Because actuaries tell us that Polly should live 20 additional years from age 63, it’s much more important to know how large a lifetime inflation-indexed annuity she can buy than to know the size of her nest egg. The second panel of Table 1 shows the average Ending Retirement Real Annuity—an important measure of Polly’s success. On average, by saving $1,000 per year, indexed to inflation, history suggests that she should expect to have a retirement portfolio that will pay her $7,730 per year for life, also indexed to inflation. Sounds anemic… but then again she was only saving $1,000 per year. Unfortunately, again, there’s a big range. Over the past 141 years, she and her counterparts from past generations could have retired on anywhere from $2,390 to $13,130 per year.
If the Glidepath doesn’t lead to greater retirement assets, perhaps it at least provides Polly with more “visibility” into her likely retirement income, a few years before she retires, because the allocation is becoming far less aggressive (another argument advanced in favor of a Glidepath solution). If this transparency were true, people could plan their retirements with greater confidence. Looking at the last panel of Table 1, we can see that Polly’s annuity at age 63 is 154% larger than it would have been at 53. This is partly because the portfolio nearly doubles in size in that last decade and because she can buy a richer annuity with 20 years’ life expectancy than with 30 years. Unfortunately for Polly, the higher expected annuity is associated with considerable variability around that outcome. Her annuity at age 63 could be 54% less or 1302% greater at 53; the 10th percentile shows almost no change from age 53. This is basically the situation for those who turned 63 in 2011; they could have retired with roughly the same lifetime inflation indexed annuity at age 53 as they would now be able to buy at age 63. Sad, but true.2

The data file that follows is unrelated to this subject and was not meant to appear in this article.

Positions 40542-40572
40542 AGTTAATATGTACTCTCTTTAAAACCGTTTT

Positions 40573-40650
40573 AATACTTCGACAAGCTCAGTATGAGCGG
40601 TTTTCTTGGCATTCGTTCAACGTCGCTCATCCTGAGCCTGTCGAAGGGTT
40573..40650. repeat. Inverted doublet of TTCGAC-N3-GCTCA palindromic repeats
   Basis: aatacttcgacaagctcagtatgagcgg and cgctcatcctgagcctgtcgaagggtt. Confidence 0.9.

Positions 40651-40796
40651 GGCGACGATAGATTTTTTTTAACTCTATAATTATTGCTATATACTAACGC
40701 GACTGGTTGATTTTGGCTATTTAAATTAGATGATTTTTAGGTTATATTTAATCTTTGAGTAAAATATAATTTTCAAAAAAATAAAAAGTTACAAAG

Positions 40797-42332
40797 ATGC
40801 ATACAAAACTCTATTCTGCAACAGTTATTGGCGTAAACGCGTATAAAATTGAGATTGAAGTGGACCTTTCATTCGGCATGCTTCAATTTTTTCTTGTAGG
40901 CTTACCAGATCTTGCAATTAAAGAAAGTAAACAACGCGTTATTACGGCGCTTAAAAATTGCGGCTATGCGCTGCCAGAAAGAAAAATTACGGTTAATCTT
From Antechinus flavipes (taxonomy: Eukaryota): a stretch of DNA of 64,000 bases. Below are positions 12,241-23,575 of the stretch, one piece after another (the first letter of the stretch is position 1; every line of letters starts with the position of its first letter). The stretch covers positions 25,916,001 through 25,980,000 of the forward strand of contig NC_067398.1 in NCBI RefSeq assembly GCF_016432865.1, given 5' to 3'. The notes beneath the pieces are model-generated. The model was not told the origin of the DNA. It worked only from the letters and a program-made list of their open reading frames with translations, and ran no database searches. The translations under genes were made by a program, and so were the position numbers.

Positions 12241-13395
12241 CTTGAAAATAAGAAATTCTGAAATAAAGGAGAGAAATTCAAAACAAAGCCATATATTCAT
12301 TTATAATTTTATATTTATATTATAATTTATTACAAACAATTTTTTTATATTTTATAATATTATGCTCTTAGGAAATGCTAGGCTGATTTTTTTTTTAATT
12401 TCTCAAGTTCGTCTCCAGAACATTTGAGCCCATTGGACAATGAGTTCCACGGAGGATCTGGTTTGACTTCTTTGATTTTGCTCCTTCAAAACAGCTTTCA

What’s the Alternative?
So, the Glidepath strategy gives us a pretty uncertain retirement nest egg after 40 years of careful savings, with a pretty uncertain spending stream. Even as retirement looms near, it doesn’t give us much confidence about our retirement prospects or lifestyle. So what? Markets are uncertain. At least we can have more confidence and a safer outcome by ramping down our risk late in life than by any other plan, right? Not true.
Consider another investor, Balanced Burt, who is uncomfortable choosing between equities and bonds and thus decides to maintain a steady course at 50/50, for life. Looking at Table 1, we see that Burt winds up with an average outcome that is 10% better than Polly’s, with an average portfolio of $137,870 (versus $124,460) and an average annuity of $8,550 (versus $7,730). In addition, his worst case is better than hers, as is his 10th percentile outcome, and median outcome; only the single best outcome doesn’t improve in portfolio value, but even that outcome improves in the annuity that he can buy. It is no surprise that Burt’s final 10-year change in retirement income becomes less stable than Polly’s; he is finishing his career with more money in the riskier market. The ratio between 10th and 90th percentile outcome jumps from a 3.5 ratio for Polly to a 3.9 ratio for Burt. This improvement happens entirely from the best outcomes getting better; the worst outcomes do not get worse!